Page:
Can Hyflux Retire Its Preference Shares Before They Get Dearer?

Foreword from ShareInvestor

This article “Can Hyflux Retire Its Preference Shares Before They Get Dearer?” by Marissa Lee was first published in The Straits Times on 04 Feb 2018 and is reproduced in this blog in its entirety.

It can service its perps only through divestments – therein lies the hurdle

Like me, investors who are sniffing for yield would have noticed that Hyflux’s 6 per cent preference shares, issued at $100 apiece, now trade below par at $91.30 – even with the first call date nearing on April 25.

The first of a kind at their market debut in 2011, Hyflux’s $400 million perpetual securities were an instant hit, bid up above par in the earlier years as retirees chased the 6 per cent semi-annual coupon like it was the best thing since sliced bread.

Fast forward to 2018, however, and the big question is whether or not Hyflux will be able to retire the perps come April, or incur a steep interest rate step-up to 8 per cent.

Banks would not be keen to refinance the highly leveraged water project developer, which has not generated positive cash flow from operations since 2009.

The only way Hyflux can procure enough cash to service its perps is through asset divestments, which it had expected to complete last year, but has not.

In February last year, Hyflux said it was planning to partially divest up to 70 per cent of Tuaspring water desalination and power plant, held on its books at a value of $1.3 billion.

Since October 2016, it has also been trying to sell the Tianjin Dagang desalination plant in China, which has a book value of $150 million.

A Hyflux spokesman told The Sunday Times two weeks ago that Tuaspring had attracted a long list of buyers at the start of the process, which is why the approval process took longer than originally planned. A handful of parties were shortlisted and bids were received late last year, she said.

But sceptics are scratching their heads over why anyone would want to buy Tuaspring, and for what price.

Tuaspring as a whole is loss-making. Its 411MW power plant has never turned a profit since operations began in March 2016.

Hyflux has blamed a weak electricity market and poor power spreads for the losses.

And it is not the only power generation firm that is struggling.

The fact is that Singapore’s electricity market is heavily oversupplied, and that is not going to change.

To prevent outages, the energy market regulator sets a minimum reserve margin of 30 per cent.

This is the difference between power produced and consumed.

The actual margin is closer to 90 per cent.

Amortisation Burden

Any buyer of Tuaspring would also have to take on the burden of amortisation costs since the 25-year water concession ends in 2038, at which point the plant would be returned to national water agency PUB.

Hyflux said it wants book value for the partial divestment.

For more on how the drama unfolds, investors will have to watch the company’s full-year results statement at the tail end of this month.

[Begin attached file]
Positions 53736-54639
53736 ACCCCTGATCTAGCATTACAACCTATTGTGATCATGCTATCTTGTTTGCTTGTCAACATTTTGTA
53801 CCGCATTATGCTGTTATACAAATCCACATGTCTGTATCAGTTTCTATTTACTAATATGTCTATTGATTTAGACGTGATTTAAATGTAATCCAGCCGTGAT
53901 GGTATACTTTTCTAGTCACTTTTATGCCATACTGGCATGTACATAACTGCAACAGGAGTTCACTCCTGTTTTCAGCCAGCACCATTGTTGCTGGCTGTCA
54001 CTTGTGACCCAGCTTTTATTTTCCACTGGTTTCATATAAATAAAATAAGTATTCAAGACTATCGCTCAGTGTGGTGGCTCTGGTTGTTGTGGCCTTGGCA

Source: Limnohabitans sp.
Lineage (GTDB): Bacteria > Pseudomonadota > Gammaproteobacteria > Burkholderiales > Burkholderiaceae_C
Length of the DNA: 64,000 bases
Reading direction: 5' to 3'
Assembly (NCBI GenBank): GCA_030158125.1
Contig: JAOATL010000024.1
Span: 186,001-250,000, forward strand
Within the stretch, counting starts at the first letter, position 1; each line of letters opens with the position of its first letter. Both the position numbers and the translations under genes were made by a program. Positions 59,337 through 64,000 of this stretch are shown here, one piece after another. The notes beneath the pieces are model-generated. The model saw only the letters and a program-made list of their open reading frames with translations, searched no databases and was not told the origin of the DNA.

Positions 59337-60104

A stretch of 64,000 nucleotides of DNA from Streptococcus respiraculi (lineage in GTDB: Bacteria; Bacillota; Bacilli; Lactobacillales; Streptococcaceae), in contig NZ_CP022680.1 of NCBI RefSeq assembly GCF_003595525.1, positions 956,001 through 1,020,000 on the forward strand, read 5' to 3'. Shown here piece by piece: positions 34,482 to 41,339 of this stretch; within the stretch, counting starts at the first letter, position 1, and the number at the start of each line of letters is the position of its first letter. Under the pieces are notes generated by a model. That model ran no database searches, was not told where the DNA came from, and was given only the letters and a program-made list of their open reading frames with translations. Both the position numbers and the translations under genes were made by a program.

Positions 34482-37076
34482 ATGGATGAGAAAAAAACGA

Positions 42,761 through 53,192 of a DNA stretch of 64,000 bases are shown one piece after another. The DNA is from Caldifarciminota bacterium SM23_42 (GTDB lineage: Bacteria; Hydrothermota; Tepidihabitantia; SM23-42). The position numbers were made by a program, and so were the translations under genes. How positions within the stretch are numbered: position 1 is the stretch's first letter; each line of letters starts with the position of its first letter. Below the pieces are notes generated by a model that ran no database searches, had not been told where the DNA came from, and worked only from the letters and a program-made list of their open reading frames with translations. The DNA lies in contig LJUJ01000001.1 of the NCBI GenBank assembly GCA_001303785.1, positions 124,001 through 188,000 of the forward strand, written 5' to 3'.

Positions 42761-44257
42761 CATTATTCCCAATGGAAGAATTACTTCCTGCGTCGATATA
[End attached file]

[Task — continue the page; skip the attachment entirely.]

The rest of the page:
Until then, the 2018 perps are basically a bet that Hyflux pulls off the Tuaspring divestment.

And that would not be the biggest hurdle Hyflux has to clear.

It has another payment coming up on Sept 7, when its $100 million 4.25 per cent Series 008 notes mature. Its $500 million tranche of retail perps callable in 2020 are also trading at 75.1 cents to the dollar, reflecting market doubts over the longer-term sustainability of the business.

Hyflux describes in its annual report: “Our approach is to build up the value of an asset and divest it at an opportune time to recycle capital for growth.”

In other words, it makes more money from engineering and construction contracts than from actual plant operations.

But the desalination industry has matured since Hyflux’s initial public offering (IPO) in 2001.

With buyers getting more sophisticated, Hyflux is less able to bank on selling a Singapore brand name, so this business model is under pressure, observers say.

Besides, membranes and water polishing are not rocket science, and rivals like Sembcorp Industries, Keppel Infrastructure and Chinese state-owned enterprises like China Everbright Water have stronger financial backing.

As for Hyflux’s latest manoeuvre – the proposed distribution of shares in its fledgling consumer business, HyfluxShop – the transaction is immaterial to bond and perp investors since it returns no cash to the Hyflux mother company.

That said, it is unusual for a listed company to give its shareholders units in a private subsidiary that is still a long way away from an IPO, and promises no certainty of an IPO.

Hyflux founder Olivia Lum intends to buy out shareholders’ HyfluxShop shares, and has been required by the Securities Industry Council to make a general offer for HyfluxShop.

So shareholders can get some cash back from the proposed dividend in specie if they tender their shares, but should they?

Although the HyfluxShop group made a net loss before tax of $6.3 million in 2016, its core product, oxygen-rich water called ELO Water, may hold promise.

Hyflux claims that unlike other brands of oxygenated water that rapidly lose oxygen to the atmosphere, “ELO Water is produced via a proprietary process that allows a high level of oxygen to exist in water in a unique, stable and bound form and is believed to be easily absorbed by the body”.

This may have useful implications for cancer patients and other medical conditions associated with hypoxia.

But the water does not come cheap. With one 1.5-litre bottle retailing at $10, a lot of work needs to be done to convince customers and build up a distributorship.perpetual securities;